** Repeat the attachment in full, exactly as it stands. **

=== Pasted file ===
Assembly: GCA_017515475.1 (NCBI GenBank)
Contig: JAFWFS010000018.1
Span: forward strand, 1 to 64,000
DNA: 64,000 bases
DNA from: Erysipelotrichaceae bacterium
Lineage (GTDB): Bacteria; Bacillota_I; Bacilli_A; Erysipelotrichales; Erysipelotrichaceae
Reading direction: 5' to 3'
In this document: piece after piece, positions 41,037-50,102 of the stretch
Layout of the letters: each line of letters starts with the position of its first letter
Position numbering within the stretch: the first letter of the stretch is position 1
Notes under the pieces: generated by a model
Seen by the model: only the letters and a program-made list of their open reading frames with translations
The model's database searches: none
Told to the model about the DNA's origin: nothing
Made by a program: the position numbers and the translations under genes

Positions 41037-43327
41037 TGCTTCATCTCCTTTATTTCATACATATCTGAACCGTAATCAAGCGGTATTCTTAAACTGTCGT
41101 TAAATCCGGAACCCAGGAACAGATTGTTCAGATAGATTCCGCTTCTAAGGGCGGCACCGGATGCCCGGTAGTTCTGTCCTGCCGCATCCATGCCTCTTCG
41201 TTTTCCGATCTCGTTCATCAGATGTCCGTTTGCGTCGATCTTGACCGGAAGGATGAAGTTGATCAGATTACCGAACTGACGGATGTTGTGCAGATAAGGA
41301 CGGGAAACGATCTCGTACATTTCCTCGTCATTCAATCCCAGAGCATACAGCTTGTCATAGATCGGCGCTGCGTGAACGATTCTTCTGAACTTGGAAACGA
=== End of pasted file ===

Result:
Assembly: GCA_017515475.1 (NCBI GenBank)
Contig: JAFWFS010000018.1
Span: forward strand, 1 to 64,000
DNA: 64,000 bases
DNA from: Erysipelotrichaceae bacterium
Lineage (GTDB): Bacteria; Bacillota_I; Bacilli_A; Erysipelotrichales; Erysipelotrichaceae
Reading direction: 5' to 3'
In this document: piece after piece, positions 41,037-50,102 of the stretch
Layout of the letters: each line of letters starts with the position of its first letter
Position numbering within the stretch: the first letter of the stretch is position 1
Notes under the pieces: generated by a model
Seen by the model: only the letters and a program-made list of their open reading frames with translations
The model's database searches: none
Told to the model about the DNA's origin: nothing
Made by a program: the position numbers and the translations under genes

Positions 41037-43327
41037 TGCTTCATCTCCTTTATTTCATACATATCTGAACCGTAATCAAGCGGTATTCTTAAACTGTCGT
41101 TAAATCCGGAACCCAGGAACAGATTGTTCAGATAGATTCCGCTTCTAAGGGCGGCACCGGATGCCCGGTAGTTCTGTCCTGCCGCATCCATGCCTCTTCG
41201 TTTTCCGATCTCGTTCATCAGATGTCCGTTTGCGTCGATCTTGACCGGAAGGATGAAGTTGATCAGATTACCGAACTGACGGATGTTGTGCAGATAAGGA
41301 CGGGAAACGATCTCGTACATTTCCTCGTCATTCAATCCCAGAGCATACAGCTTGTCATAGATCGGCGCTGCGTGAACGATTCTTCTGAACTTGGAAACGA